ALL THE RIGHT TOOLS

All The Right Tools

The CSTA offers a comprehensive suite of tools
and resources exclusively to its members

When the city of Toronto decided to put in a bid for the 2016 Canadian Transplant Games, Shelley Crawford got the ball rolling by turning to a familiar tool: the Sport Event Bid Template created by the Canadian Sport Tourism Alliance (CSTA).
“It covers off elements such as who might be on your organizing committee; do you have a finance person or another person for marketing and sponsorship?” says Crawford, account director, sport, for Tourism Toronto. “So we put together a bid book based on that template and apparently it was one of the best bid books that the Canadian Transplant Association has seen.”

CSTA membership has its privileges, including access to such templates as a Bid Evaluation Model, Sustainable Sport Event Template, and more. Over the years, the CSTA has developed more than a dozen templates, assessment models and directories to assist its members because it recognized an industry need for tools that everyone could access and collectively help to improve.

“In Canada, we host major events in different cities and those events don’t come back to the same city very often,” says Eric Savard, director, transfer of knowledge for the CSTA. The problem in the past, Savard explains, was that a city lost the knowledge it gained from hosting events whenever the individuals involved moved on to different jobs. “The CSTA developed templates that are useful for bidding and hosting, and put them on its website so that every city can access them.”

CSTA’s Bid Evaluation Model is a seven-point plan that provides host cities and organizations with a starting point – it can even help to determine whether a bid is appropriate for a community in the first place.

Once a decision is made to compete for an event, the Sport Event Bid Template covers off several points to help in the bid preparation. This template covers a lot of ground – likely in much more detail than is needed for most bids. The template is comprehensive on purpose, in order to cover every possible angle. Bidders are encouraged to whittle down the template to match the actual bid guidelines for a specific event, says Crawford.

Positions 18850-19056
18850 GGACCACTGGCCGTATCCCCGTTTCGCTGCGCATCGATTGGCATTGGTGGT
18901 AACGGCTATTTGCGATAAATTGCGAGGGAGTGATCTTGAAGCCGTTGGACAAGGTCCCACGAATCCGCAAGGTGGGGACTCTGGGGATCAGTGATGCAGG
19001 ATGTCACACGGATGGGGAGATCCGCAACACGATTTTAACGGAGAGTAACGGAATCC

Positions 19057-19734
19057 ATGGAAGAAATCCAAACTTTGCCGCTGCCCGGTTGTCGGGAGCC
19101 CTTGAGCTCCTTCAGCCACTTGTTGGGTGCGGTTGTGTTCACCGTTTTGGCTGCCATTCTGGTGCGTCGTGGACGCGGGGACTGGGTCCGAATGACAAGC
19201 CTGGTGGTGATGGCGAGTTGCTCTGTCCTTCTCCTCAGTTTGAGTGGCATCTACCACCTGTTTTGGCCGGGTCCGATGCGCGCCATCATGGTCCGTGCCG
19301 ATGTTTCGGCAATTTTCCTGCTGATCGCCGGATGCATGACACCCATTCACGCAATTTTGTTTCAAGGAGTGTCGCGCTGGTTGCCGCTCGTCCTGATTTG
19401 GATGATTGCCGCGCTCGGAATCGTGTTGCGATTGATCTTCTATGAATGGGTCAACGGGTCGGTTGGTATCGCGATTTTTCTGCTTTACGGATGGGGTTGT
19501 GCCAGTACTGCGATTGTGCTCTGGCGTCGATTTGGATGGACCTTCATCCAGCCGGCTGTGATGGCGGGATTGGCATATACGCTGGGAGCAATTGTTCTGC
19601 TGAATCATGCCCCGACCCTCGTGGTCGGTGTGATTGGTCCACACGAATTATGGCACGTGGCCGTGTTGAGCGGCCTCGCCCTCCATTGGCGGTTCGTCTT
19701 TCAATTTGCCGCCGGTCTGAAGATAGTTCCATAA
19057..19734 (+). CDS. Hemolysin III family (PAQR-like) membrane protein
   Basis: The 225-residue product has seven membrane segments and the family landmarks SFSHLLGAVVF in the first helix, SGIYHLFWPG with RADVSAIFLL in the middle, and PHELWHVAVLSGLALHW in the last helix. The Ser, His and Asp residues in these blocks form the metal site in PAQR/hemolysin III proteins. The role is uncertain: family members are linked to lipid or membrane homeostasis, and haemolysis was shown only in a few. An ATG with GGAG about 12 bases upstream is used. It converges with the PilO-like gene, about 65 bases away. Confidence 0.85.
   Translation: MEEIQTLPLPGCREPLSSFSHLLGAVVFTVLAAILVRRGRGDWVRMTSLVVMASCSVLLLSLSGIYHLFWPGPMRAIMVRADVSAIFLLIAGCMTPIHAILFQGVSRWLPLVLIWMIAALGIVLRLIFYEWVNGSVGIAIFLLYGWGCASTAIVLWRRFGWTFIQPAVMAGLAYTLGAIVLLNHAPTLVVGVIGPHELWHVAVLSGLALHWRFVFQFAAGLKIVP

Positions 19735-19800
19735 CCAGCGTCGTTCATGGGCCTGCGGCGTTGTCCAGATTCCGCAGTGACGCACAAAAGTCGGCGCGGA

One of CSTA’s newest tools is the Sustainable Sport Event Template, which contains the latest developments and trends in sustainable sport event planning and management – domestically and internationally. It covers everything from increasing social inclusion, accessibility and respect for human rights, to reducing risks such as waste and emissions through better environmental management.

“It’s basically a very generous checklist. It’s almost a ‘cheat’ document because it walks you through your bid from start to finish so that you know you’ve captured everything you want to about your destination,” says Wayne Long, events development officer for the city of Charlottetown.

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Long advises communities to take the time to thoroughly look through the documents to gain a new perspective on bids. “If you explore and digest what’s in each of these guiding templates, it sets you on a whole new path for the betterment of your community,” Long says. Template users often describe the CSTA tools as “generous” in the amount of detail they contain. But the tools are also very flexible. For example, Cheryl Finn, director of sport tourism for the city of London, Ont., has built her own templates using CSTA tools as a starting point. On the other side of the equation, event rights holders and organizers can use CSTA tools to craft a detailed request for proposal (RFP). In Finn’s case, London is using CSTA tools both to create RFPs for its homegrown events, and to compete to be the host city for other events.

“We’re working both sides to figure it out because these are extremely valuable tools that should be a standard within various communities’ bids to host,” Finn explains. Finn’s best advice to other municipalities is to take time to attend CSTA workshops, which walk users through the models. “Once you start talking people through [the tools], they realize that they can be retrofitted to whatever you want to use them for,” she says. “That’s the beauty of it – they’re flexible.”

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